Second place “winner” was affirmative-action regulations, but with a mere 15%. The remainder was roughly evenly distributed as compliance issues with:
- 9% – The Americans With Disabilities Act.
- 9% – Employee Retirement Income Security Act (ERISA)
- 8% – Workplace-safety rules enforced by OSHA.
- 8% – COBRA, which allows ex-employees to continue receiving health insurance through their former employers at group rates, if they pay the full premium themselves.
FMLA was signed into law in 1993, and protects workers from losing their jobs when they take time off to address critical personal and family matters, whether it’s the birth of a child or the illness of a parent.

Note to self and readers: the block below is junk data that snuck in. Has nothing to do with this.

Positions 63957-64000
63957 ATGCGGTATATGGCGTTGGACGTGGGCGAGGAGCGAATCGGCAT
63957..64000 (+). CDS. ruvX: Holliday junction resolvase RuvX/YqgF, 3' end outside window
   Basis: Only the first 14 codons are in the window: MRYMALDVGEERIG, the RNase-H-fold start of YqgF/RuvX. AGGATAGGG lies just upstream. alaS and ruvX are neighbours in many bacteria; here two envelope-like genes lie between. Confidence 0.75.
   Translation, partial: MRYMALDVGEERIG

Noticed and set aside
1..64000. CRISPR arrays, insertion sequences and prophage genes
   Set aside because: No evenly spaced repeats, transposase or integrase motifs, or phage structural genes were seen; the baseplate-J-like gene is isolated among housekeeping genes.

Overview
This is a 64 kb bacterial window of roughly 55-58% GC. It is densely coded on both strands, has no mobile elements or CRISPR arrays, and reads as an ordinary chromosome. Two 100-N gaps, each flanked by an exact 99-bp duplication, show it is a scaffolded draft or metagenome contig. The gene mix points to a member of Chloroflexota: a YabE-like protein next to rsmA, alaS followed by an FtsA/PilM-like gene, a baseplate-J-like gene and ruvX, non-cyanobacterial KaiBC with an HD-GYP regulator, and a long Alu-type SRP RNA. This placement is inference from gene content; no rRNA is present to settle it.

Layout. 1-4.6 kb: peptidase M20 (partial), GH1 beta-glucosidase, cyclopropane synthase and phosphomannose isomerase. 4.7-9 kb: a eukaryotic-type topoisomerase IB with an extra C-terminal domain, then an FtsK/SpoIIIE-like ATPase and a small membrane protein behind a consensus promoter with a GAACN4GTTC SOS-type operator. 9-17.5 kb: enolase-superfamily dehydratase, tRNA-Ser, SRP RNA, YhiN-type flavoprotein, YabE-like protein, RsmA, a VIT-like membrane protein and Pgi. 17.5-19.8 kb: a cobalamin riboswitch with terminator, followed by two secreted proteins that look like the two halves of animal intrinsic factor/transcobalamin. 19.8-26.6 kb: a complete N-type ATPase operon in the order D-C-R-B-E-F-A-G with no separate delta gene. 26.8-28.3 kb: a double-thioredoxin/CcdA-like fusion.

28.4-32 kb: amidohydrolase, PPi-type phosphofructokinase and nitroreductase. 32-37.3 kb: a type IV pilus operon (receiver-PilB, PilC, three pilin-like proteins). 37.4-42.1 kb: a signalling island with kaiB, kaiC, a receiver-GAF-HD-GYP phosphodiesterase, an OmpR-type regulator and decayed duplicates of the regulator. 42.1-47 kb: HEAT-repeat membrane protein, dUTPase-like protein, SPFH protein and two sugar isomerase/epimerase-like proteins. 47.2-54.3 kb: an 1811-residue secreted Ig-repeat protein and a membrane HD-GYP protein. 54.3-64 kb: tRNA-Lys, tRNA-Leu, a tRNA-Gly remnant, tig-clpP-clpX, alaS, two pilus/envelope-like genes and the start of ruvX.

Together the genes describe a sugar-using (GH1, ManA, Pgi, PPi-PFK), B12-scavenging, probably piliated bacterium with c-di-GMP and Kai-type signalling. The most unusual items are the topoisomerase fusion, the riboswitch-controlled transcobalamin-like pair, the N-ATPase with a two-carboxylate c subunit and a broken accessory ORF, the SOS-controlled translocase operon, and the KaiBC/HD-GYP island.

It requires employers with 50 or more employees to grant up to 12 weeks of unpaid, job-protected leave in any 12-month period to eligible workers for the birth or adoption of a child, for their own illness, or to care for a seriously ill relative.
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